From Netflix to Crunchyroll and beyond, there’s a ton of different services to watch the latest and greatest in anime. One of the most underrated streaming services in terms of anime is Hulu, which boasts not only a selection of popular older titles but is also the simulcasting destination for new releases that are licensed to distribute through Disney.
Like Netflix, Hulu has the streaming rights to some of the most beloved and iconic anime series and movies, such as Cowboy Bebop, Demon Slayer: Kimetsu no Yaiba, JoJo’s Bizarre Adventure, Akira, and more. For the purposes of the list, we’re going to emphasize the best anime on Hulu that aren’t available to watch on other services, like Netflix and Prime Video. We’ll update this list periodically to bring you the best recommendations possible, but for now, here is our list of the best anime to stream on Hulu.
Number of episodes: 5 (English dub)
A Blaxploitation-infused, post-apocalyptic chanbara anime inspired by a love of hip-hop and soul music, Afro Samurai is an excellent action anime packed with fantastic fight sequences and accompanying geysers of gore. Set in an anachronistic Japan, the series follows the story of a young samurai who embarks on a personal journey to avenge his father’s death at the hands of a ruthless gunslinger and claim the mythical No. 1 headband — an item thought to bestow godlike powers onto any person who possesses it.
At five episodes, Afro Samurai is short and to the point, weaving an elaborate and violent tale of vengeance filled with outlandish characters and awesome battles. Combine that with a score composed by RZA of Wu-Tang Clan fame, and you’ve got a certified banger. If you like Afro Samurai, you should definitely check out the 2009 sequel movie Afro Samurai: Resurrection, which is also streaming on Hulu. —TE
Number of episodes: 47 (English sub and dub)
When I grow up, I want to be an octopus man oscillating between apocalyptic threats and compassionate care for my classroom of troubled students. Korosensei is just that kind of role model.
In Assassination Classroom, a smiling creature who looks like an octopus punches a hole in the moon and threatens to destroy the world unless the students in a misfit class can kill him before the end of the year. He’ll teach the class assassination techniques (and many other things) along the way. It’s the perfect mix of silly hijinx and heartfelt character building — for such a ridiculous premise, Assassination Classroom works well because of the deep care Korosensei has for his students, and the effort he puts in to help them grow into the adults they want to be. —Pete Volk
Number of episodes: 12 (English sub and dub)
Chainsaw Man doesn’t just whip, it rips and tears.
The anime adaptation of Tatsuki Fujimoto’s acclaimed dark fantasy action manga follows Denji, a teenage orphan living in a world populated by supernatural monsters known as “Devils.” Working as a freelance Devil Hunter in order to pay off his deceased father’s debts, Denji is betrayed by his employers so they can gain the favor of a powerful Devil themselves. Resurrected by his pet Chainsaw Devil Pochita, Denji transforms into Chainsaw Man: a powerful human-Devil hybrid with the power to summon chainsaws from his body.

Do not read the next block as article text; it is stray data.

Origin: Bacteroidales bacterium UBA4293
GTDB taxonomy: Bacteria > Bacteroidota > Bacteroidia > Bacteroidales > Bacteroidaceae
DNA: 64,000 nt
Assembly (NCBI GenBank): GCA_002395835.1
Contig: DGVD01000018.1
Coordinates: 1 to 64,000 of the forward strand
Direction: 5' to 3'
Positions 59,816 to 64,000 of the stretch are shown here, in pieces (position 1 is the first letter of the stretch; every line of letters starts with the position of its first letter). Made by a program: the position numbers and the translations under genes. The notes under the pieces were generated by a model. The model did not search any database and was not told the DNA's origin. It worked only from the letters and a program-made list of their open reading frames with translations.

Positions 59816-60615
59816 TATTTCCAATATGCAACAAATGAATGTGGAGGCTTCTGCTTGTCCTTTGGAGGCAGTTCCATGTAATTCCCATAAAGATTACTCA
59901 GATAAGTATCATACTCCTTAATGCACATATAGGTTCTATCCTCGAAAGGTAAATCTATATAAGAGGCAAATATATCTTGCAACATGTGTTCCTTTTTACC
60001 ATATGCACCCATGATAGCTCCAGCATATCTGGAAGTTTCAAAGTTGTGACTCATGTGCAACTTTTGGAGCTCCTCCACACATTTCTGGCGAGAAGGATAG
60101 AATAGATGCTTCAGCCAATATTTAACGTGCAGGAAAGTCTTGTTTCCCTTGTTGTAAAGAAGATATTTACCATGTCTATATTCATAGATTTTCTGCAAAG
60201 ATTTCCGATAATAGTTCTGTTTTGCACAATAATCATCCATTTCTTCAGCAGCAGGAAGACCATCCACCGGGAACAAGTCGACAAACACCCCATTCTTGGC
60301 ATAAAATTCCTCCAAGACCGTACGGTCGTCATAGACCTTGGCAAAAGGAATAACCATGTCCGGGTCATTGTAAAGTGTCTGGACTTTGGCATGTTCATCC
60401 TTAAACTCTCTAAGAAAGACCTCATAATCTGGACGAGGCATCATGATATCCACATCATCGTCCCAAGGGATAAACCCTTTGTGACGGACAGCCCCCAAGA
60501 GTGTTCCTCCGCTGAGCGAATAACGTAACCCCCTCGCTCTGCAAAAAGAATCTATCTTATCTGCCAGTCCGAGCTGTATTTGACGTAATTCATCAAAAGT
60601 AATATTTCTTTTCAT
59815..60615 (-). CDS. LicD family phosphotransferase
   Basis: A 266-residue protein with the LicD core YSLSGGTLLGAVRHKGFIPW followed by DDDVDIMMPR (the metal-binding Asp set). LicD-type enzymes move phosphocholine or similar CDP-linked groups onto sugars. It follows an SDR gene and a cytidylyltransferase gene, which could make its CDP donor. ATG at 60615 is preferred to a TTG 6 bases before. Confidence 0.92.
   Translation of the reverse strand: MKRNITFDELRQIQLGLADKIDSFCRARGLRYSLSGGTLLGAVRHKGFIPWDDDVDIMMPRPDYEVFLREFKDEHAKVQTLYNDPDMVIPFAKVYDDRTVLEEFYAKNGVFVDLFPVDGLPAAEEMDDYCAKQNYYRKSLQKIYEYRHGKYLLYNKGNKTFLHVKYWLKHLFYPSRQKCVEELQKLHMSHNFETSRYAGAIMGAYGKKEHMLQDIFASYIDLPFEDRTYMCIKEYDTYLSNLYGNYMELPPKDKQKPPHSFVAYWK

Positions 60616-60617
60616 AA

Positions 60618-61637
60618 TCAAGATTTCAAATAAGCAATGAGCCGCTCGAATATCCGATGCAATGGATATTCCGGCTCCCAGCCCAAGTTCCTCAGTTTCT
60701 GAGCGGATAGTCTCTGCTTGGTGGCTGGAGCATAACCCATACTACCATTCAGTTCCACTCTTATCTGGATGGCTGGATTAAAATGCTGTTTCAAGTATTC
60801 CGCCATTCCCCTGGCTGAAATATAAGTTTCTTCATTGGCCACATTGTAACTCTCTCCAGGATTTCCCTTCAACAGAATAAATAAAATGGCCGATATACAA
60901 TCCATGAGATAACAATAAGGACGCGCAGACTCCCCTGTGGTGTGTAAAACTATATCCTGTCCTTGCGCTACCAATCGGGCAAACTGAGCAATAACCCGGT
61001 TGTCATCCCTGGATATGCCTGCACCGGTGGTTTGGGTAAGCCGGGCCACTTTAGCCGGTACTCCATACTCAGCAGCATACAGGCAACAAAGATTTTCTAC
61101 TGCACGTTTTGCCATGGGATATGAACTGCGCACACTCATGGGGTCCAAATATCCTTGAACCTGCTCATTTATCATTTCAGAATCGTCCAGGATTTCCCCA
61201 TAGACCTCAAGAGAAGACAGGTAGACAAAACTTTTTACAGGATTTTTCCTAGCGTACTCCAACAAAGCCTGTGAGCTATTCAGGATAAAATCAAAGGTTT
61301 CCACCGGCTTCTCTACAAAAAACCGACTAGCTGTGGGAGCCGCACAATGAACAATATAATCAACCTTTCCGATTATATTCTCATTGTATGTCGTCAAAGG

Director Ryū Nakayama’s anime perfectly captures the irreverent, hyper-violent frenzy of Fujimoto’s story, bringing one of the most idiosyncratic and popular ongoing manga series to life in faithful detail and with stunning execution. If you want to know what all the fuss is about, watch the anime’s first season and then jump into reading the manga while we patiently wait for more news on Chainsaw Man’s upcoming second season. —TE
Fullmetal Alchemist: Brotherhood
Number of episodes: 64 (English sub and dub)
If you’re looking for a show with complex female characters, gorgeous animation, monstrous adversaries, and smokin’-hot mentor figures (that is a pun), then Fullmetal Alchemist: Brotherhood might just scratch all those itches.
The series follows alchemist prodigy Edward Elric and his brother Al, whose soul has been trapped in a suit of armor, as they look for a way to recover Al’s body. But their search leads to darker secrets about alchemy and the country they live in, uncovering a sinister plot that threatens the whole world. Unlike a lot of shonen anime, which take viewers on a “Let’s learn about curses/demons/Nen along with the protagonist!” arc, Fullmetal Alchemist: Brotherhood kicks off without much explanation, trusting viewers to keep up. This allows the show to jump-start immediately, diving right into the action and complexities of world-building. The plot is brilliantly executed, but never once sacrifices the character development along the way.
Fair warning: Once you watch this show, every other anime you watch will pale in comparison. Just putting that out there right now. —Petrana Radulovic
Number of episodes: 27 (English sub and dub)
Every anime Studio Trigger has produced, to some degree or another, has been influenced by the precedent of Gurren Lagann.